Monday, February 22, 2016

Employment shocks as nominal output shocks

I've combined this calculation (solving for NGDP by integrating a differential equation) with this finding (that the nominal shocks in the DSGE form of the model are approximately given by shocks to employment) -- the latter meaning that the the noise function n(t) is given by changes in employment.

The result is fairly good (for such a simple model) over short periods (the validity of the DSGE form). In the graphs: the IT model is blue, the IT model using empirical shocks is red (this should recover the original data -- errors are numerical), and the NGDP data is black.



One thing to note is that the employment shocks result in a much smoother transition to recession. That's because employment is much smoother than NGDP.

19 comments:

  1. Replies
    1. I was impressed because the red line tracked the black line so well, but I guess I overlooked this bit:

      "(this should recover the original data -- errors are numerical)"

      I'm not sure what that means.

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    2. It is the exact sequence of shocks (noise function) required to reproduce the data. Solve for n(t) given everything else.

      It was a check on the numerical integration. The difference between the red curve and the black represents error in integrating the differential equation numerically.

      Delete
  2. Unemployment is bad?? Who knew? Seems to be a good argument for European-style employment support during recessions, or things like governmental job guarantee programs, etc. Recessions do seem to be a part of the business cycle, and they lead to real damage to the economy, not to mention the deleterious effect they have on the long term earnings of people who have the misfortune of entering the job market at a bad time.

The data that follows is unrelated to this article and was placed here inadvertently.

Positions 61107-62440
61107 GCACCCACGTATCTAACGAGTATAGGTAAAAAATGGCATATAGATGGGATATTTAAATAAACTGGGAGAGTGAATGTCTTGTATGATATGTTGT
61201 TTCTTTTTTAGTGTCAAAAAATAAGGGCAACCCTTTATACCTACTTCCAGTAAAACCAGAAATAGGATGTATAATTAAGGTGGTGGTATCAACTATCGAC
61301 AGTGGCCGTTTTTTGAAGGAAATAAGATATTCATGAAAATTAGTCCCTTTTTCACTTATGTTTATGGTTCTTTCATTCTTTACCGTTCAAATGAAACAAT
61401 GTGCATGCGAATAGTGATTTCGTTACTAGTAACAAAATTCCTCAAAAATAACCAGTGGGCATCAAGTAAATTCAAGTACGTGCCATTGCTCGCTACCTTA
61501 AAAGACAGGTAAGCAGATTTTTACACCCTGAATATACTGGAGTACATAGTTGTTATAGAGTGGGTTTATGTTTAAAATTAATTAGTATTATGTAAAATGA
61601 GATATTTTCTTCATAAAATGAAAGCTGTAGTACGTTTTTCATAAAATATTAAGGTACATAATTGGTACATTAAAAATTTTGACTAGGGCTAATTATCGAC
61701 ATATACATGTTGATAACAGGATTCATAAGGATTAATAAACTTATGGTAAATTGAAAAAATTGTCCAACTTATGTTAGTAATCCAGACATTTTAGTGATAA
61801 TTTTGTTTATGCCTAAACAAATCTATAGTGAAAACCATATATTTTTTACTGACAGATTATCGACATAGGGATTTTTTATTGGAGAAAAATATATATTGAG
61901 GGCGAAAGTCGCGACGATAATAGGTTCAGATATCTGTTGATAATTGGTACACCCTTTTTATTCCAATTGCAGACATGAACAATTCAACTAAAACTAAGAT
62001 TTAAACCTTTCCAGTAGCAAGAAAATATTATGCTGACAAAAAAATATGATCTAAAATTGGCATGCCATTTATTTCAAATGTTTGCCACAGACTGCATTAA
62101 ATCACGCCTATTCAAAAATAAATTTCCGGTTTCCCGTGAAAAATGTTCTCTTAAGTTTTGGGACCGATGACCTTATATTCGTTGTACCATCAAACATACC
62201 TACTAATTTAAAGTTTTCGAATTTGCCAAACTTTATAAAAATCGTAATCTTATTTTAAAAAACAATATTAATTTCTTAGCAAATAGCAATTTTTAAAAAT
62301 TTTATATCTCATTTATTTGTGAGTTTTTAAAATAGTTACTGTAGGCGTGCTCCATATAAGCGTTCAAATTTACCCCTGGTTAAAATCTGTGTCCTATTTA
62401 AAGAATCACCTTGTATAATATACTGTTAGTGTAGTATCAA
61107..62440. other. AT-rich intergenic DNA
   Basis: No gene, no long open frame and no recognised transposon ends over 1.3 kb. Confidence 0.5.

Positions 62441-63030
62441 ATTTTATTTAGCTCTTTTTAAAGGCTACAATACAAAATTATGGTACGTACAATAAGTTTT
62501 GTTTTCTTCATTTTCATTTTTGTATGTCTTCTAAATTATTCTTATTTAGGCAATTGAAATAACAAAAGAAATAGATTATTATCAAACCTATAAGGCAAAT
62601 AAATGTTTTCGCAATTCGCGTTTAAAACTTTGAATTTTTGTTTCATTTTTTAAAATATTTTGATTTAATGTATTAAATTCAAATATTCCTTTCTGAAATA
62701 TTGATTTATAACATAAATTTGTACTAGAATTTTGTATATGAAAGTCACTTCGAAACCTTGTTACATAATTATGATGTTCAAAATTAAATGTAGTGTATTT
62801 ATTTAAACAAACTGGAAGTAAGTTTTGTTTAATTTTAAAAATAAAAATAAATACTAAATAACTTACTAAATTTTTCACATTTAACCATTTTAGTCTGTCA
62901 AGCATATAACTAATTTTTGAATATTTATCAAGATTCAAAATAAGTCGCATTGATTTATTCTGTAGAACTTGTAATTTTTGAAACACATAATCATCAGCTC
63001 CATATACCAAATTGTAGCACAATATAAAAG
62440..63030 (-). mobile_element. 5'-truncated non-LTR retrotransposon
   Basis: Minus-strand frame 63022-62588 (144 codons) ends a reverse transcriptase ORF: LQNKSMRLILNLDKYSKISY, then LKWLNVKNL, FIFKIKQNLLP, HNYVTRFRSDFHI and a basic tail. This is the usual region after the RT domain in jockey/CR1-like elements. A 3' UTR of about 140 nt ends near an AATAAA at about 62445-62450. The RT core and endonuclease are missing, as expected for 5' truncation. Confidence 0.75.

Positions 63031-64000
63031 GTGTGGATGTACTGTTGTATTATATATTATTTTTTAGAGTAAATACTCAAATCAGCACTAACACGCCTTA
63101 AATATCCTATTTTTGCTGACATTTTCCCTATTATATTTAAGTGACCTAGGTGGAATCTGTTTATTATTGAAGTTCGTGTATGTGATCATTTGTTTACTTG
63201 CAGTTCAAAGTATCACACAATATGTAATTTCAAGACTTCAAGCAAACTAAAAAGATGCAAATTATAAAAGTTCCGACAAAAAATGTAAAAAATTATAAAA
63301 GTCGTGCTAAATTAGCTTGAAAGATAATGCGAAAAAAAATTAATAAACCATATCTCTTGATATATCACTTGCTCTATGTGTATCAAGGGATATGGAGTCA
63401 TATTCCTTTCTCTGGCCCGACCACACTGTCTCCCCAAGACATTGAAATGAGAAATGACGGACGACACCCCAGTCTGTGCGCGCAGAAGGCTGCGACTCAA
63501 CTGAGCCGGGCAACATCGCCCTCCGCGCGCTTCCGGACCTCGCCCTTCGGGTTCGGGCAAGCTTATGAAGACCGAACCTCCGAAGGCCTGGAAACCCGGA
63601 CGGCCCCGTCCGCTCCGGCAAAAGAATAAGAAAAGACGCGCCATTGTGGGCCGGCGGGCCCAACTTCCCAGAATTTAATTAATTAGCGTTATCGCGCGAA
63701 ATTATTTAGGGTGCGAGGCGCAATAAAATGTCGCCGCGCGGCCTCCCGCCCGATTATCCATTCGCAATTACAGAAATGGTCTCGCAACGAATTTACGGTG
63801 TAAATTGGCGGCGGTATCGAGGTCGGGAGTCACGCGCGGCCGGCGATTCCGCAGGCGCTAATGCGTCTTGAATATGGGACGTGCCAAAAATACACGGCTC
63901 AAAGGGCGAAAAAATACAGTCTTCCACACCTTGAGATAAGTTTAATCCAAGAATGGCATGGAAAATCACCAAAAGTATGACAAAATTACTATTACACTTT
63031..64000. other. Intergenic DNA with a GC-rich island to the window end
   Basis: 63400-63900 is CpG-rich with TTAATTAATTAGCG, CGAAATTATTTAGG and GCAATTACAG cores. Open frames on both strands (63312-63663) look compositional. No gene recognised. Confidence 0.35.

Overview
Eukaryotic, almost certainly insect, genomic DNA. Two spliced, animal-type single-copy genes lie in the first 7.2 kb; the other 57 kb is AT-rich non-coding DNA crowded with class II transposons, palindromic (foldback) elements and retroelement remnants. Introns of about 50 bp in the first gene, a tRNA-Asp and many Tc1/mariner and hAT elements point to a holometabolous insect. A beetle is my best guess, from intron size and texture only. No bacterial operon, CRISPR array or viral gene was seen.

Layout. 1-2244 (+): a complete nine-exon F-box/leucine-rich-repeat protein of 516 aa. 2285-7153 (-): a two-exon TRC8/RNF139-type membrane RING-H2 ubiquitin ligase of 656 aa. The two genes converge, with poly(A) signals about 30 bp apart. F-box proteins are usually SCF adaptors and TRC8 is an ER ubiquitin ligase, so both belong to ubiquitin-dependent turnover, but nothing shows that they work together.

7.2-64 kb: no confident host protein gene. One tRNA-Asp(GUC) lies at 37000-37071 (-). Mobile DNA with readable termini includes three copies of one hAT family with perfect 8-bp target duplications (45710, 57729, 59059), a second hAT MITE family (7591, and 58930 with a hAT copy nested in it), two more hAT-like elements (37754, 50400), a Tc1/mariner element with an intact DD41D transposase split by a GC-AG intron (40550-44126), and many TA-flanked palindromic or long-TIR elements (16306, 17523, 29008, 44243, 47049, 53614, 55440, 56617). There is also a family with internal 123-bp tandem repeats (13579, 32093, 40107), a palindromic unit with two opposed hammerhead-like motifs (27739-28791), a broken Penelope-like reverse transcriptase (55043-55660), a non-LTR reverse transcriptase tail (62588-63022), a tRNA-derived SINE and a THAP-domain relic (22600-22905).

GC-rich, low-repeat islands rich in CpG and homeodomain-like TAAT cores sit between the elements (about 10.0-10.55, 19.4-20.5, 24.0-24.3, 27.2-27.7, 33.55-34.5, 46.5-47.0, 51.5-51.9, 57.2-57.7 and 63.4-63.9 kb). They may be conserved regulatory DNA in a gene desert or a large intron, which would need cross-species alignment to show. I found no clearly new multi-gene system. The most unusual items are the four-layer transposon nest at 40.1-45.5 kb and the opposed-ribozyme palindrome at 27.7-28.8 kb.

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    Replies
    1. According to laissez-faire capitalism, unemployment is a feature, not a bug.

      Delete
  3. "the latter meaning that the the noise function n(t) is given by changes in employment."

    Neoclassical economics meets entropy.

    Henry

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  4. Jason,

    From one of your first posts in April 2013:

    "Imagine we are aliens measuring fluctuations in CO2 production from a distant observatory."


    And what if, we, as aliens, could see on the surface of this particular blue planet with our extra high powered telescopes, conglomerations of regularly shaped structures, increasing in number over time, separated by sometimes long narrow linear features and sometimes long narrow curved features with evidence of moving objects on these long narrow features, at first seemingly inexplicable. How would we explain these phenomena with equations that would make Mr. Boltzmann smile with approval?

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    Replies
    1. Probably the same way we explained what were featureless statistical objects as complex atoms made of electrons, photons, quarks and gluons. That is we'd expand the first order theory with a second order theory that is consistent with the first order theory. Cesar Hidalgo calls cars and cities crystallized information ... And in physics there is a field that is consistent with thermodynamics that studies the detailed properties of crystals (solid state physics).